Finding a Balance: Complexity vs. Explanatory Power


Recently, I read a paper as a part of a weekly meeting of our campus’ Behavioral Ecology and Evolution Research group. From what I understand as a newcomer to the research and literature world, this article is suggesting that ecological research is becoming more complex and, as a result, is losing its explanatory power. These statements were based on Low-Décarie, Chivers, and Granados’ careful analysis of over 18000 articles published by various ecological societies. Based on their desire to gain perspective on the current progress of science, they used the analysis of the articles to come up with three main hypotheses to explain the apparent increase in complexity and decrease in explanatory power of the studies:

  1. Low hanging fruit: Basically, all the simple, broader findings are made early on in a discipline’s development, leaving the harder, more complex questions harder to reach. In addition, more and more scientists feel the need to move away from single species studies, taking on more complex community studies with less emphasis on observational and statistics-independent topics.
  1. True mean explanatory power: By this hypothesis, additional effort by way of more replicates or larger sample sizes could be an accomplice for the decline in the coefficient of determination, R2 (a way of interpreting how much of the data’s variance a model “explains”). Here, publication bias in favor of large R2 values is introduced, based on the observed preference of correlation coefficients (r) rather than the coefficient of determination (R2) when values are low.
  1. Shifting publication bias: Lastly, there was an observed trend that studies that would have been put on the back burner in the past because of their low R2 values are now getting published. Alternatively, studies with higher R2 values may just be gaining publications in journals other than those considered in this study.

In my opinion, the low hanging fruit hypothesis is a viable option. When considering what to research, I feel a subconscious pull away from topics that have already been well covered. All the sexy topics like climate change, ocean acidification, and many others have been so widely studied that it seems to be a daunting task to create an original idea in those areas. Under this light, complexity seems to be the only viable option. However, I have always been told that it is better to do something simple well than to do something complex sloppily.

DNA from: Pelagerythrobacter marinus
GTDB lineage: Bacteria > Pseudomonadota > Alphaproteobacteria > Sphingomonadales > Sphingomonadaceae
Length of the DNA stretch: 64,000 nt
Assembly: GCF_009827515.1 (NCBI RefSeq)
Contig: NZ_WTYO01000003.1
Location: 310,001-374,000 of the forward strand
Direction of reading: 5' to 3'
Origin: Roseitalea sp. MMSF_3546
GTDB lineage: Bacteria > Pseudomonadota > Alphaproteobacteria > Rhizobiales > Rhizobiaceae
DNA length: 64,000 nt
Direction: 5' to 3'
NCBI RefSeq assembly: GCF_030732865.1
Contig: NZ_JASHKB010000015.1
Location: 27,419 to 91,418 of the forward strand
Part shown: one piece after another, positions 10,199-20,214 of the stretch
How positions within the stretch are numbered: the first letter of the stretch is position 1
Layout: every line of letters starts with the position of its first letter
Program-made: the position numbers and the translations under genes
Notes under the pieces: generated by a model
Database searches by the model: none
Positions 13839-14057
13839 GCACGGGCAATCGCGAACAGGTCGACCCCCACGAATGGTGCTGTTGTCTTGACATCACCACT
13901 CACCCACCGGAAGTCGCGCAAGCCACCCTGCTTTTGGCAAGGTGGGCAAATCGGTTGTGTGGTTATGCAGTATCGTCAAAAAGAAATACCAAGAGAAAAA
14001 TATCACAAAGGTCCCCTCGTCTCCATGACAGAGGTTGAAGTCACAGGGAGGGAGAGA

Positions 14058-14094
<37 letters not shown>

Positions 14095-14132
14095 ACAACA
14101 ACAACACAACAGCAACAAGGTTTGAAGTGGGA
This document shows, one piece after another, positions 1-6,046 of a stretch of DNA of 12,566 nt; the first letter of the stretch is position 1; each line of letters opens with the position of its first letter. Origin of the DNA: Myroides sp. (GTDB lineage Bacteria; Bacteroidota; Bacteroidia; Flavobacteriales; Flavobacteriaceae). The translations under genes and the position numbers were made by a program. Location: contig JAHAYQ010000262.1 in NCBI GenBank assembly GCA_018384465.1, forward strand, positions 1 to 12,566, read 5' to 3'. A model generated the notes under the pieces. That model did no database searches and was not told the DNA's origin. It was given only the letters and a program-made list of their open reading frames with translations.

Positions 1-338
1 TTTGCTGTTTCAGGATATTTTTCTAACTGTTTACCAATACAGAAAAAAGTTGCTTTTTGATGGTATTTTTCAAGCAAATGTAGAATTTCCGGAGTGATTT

That being said, taking the low hanging fruit presents its own challenge: larger sample sizes and more replicates become essential to tease out weaker, less obvious relationships with ultimately lower R2 values. Papers with these lower R2 values typically hit a “publishing glass ceiling” of sorts, and have a harder time gaining publications in more prominent journals. However, this study found that there were a substantial number of papers published with less than perfect R2 values. This shift in publication bias could have been due to changes in ecology’s publication attitude or by an “Aha!” moment of sorts, whereby the importance of publishing “negative results” was recognized. Presenting both sides of the scientific story is unarguably vital to reminding researchers that things don’t always work out the way we expect. It is important to understand our pitfalls as well as our successes to forge ahead with improved studies.

Of course, after reading and discussing this article with fellow students and faculty, I was understandably overwhelmed. While some people displayed an apathetic attitude towards this topic, most were driven to share their personal feelings on the matter. Though I am relatively new to this concept in science, I could understand how it might seem like beating a dead horse. Ultimately, however, I do agree it is important to keep these kinds of conversations open and flowing, so that as researchers we never forget to reflect on where we started and how far we have come.


Etienne Low-Décarie, Corey Chivers, and Monica Granados 2014. Rising complexity and falling explanatory power in ecology.Frontiers in Ecology and the Environment 12: 412–418.


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